CAGV and the SB Police Department held the first-ever Anonymous Gun Buyback Saturday, June 14th at Earl Warren Showgrounds. Vons market in Santa Barbara provided gift cards to CAGV at a 5% discount. Specific instructions were issued on advertisements, flyers, the Internet, radio and television. All weapons turned in were checked by the police department and prepared for destruction. People came from many areas of the Central Coast. We gave out a $100 gift card for handguns, shotguns and rifles and $200 for assault weapons. The event continued from 8 a.m. until noon. We collected 239 firearms, including 108 handguns which included 84 rifles, 41 shotguns and 6 assault weapons. Several elected officials were there, US Congresswoman Lois Capps, State Senator Hannah-Beth Jackson and SB Mayor Helene Schneider. Everyone was amazed at the turn out and the number of weapons collected.
CAGV held a Town Hall Community Forum September 28th at SBCC Fé Bland Forum regarding why American culture continues to experience violence against women. The documentary film, “Tough Guise 2: Violence, Manhood & American Culture” was introduced by its author, Jackson Katz, Ph.D., a widely known expert and pioneer in the field of gender violence. A panel forum followed moderated by Senator Hannah-Beth Jackson, which included Jackson Katz, Assemblymember Das Williams, SBCC Professor Joe White, two SBCC Students, SB Councilmember Cathy Murillo, and Family Therapist Toni Wellen.
CAGV organized an Interfaith Memorial Vigil at Trinity Episcopal Church on December 11, 2014, honoring the victims of the May 23rd Isla Vista tragedy and simultaneously joined with Newtown Alliance in a national recognition of all victims of gun violence in America.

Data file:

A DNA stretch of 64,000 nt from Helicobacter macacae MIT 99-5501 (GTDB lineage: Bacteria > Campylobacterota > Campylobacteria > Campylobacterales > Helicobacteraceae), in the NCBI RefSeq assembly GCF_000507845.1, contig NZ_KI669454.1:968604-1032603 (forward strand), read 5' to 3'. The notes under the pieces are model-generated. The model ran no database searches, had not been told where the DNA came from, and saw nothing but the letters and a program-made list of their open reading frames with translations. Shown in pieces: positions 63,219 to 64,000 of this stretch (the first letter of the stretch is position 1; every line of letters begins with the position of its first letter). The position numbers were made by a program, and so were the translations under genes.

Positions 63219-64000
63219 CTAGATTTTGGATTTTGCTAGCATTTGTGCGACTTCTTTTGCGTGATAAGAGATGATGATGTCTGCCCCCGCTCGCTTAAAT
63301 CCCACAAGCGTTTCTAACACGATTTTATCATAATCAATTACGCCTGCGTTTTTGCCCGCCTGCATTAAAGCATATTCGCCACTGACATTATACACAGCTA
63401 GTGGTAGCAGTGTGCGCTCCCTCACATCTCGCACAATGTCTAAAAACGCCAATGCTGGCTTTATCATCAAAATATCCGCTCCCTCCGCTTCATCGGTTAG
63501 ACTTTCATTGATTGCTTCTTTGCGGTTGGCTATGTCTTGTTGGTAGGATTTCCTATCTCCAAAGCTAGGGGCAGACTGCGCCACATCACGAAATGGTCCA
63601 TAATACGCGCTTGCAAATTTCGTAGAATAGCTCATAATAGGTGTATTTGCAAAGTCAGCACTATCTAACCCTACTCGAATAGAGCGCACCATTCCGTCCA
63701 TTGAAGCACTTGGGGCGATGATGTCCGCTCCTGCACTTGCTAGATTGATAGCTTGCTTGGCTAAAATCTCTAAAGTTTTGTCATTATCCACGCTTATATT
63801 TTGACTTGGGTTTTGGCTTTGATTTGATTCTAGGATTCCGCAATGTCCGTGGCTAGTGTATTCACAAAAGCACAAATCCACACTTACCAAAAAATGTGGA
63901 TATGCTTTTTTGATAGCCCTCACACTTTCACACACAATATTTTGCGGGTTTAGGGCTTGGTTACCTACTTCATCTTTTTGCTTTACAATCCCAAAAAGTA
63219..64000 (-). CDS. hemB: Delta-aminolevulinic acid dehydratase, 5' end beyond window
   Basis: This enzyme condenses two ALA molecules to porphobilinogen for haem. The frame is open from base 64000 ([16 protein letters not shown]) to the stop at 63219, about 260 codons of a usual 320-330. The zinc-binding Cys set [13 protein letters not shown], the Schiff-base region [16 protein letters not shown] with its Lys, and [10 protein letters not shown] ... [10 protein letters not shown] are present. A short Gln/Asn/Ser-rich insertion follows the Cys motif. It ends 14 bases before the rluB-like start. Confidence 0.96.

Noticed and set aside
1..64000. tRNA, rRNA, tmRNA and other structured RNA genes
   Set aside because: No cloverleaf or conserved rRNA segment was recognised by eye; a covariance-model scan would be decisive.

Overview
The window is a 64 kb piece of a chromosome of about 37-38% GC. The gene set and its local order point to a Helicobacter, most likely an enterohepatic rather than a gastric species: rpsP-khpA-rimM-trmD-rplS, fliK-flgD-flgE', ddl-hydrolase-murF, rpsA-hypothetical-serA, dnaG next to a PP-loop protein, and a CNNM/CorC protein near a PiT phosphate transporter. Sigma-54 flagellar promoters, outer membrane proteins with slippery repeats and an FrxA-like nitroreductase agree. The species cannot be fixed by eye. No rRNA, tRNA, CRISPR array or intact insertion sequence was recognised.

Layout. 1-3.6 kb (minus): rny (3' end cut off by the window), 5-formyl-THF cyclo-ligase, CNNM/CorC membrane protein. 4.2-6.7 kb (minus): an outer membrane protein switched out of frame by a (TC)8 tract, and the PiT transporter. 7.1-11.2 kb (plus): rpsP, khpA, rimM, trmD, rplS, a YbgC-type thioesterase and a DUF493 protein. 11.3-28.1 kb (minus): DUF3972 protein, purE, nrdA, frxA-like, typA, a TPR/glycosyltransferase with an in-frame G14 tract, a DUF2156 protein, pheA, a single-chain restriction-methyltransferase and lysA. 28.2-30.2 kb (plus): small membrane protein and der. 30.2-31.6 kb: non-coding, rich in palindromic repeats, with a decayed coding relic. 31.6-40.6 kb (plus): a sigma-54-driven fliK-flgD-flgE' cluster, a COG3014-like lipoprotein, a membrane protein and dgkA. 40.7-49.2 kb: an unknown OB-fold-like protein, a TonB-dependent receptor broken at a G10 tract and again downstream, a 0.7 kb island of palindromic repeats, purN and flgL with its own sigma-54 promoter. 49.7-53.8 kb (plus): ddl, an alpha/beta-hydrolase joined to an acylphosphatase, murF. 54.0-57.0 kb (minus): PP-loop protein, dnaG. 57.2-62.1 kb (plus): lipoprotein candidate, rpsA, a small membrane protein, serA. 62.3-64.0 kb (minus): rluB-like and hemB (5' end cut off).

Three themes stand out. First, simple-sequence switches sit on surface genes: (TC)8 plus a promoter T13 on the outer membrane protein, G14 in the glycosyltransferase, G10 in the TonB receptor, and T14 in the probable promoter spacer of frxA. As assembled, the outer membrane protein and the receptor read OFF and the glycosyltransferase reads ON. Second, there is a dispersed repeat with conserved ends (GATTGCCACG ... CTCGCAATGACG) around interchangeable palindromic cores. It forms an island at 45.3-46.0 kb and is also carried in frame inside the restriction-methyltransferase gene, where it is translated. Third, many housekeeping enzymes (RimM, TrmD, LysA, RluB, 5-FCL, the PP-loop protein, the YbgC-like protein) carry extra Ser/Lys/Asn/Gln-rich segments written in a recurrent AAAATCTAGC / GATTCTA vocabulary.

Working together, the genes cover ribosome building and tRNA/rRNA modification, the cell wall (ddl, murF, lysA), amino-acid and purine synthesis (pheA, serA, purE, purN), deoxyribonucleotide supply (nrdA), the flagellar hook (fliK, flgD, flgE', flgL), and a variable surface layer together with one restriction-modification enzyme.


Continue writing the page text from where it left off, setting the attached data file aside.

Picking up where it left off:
CAGV sponsored a community forum, “The High Costs of Gun Violence” on February 21, 2013, at the Faulkner Gallery to a standing-room only audience. Partner organizations who joined us as co-sponsors: The League of Women Voters, American Association of University Women, Democratic Women of Santa Barbara County, Domestic Violence Solutions, The Glendon Association, La Casa de la Raza, Santa Barbara Women’s Political Committee and the Unitarian Society of Santa Barbara. The event was superbly moderated by Mayor Helene Schneider and included the following panelists: Judge Denise de Bellefeuille, SB Deputy Police Chief Frank Mannix, Kris Berstrom of SB Unified School District, Medical Director Dr. Paul Erickson of Cottage Health Systems, Suzanne Grimmesey of SB County ADMHS, Jamie Rotnofsky PhD. of Glendon Association, Marisa Martinez of Ventura’s Parents of Murdered Children, Jina Carvalho of SB Response Network and CAGV Chair Toni Wellen.
Julie Leftwich, Legal Director of the Law Center to Prevent Gun Violence was the special guest speaker at our 18th Anniversary on April 7th. Ms. Leftwich discussed, “Regulating Guns in America: How Strong Gun Laws Can Make Our Communities Safer.” The Law Center provides free comprehensive legal expertise in support of gun violence prevention and gun laws to governmental entities and organizations.
In our Spring newsletter, we reported on a study from the California Chapters of the Brady Campaign that California’s gun laws are saving lives. We also reported that Dr. William Begg who represents the United Physicians for Newtown testified in front of a Senate panel that gun violence is a public health issue.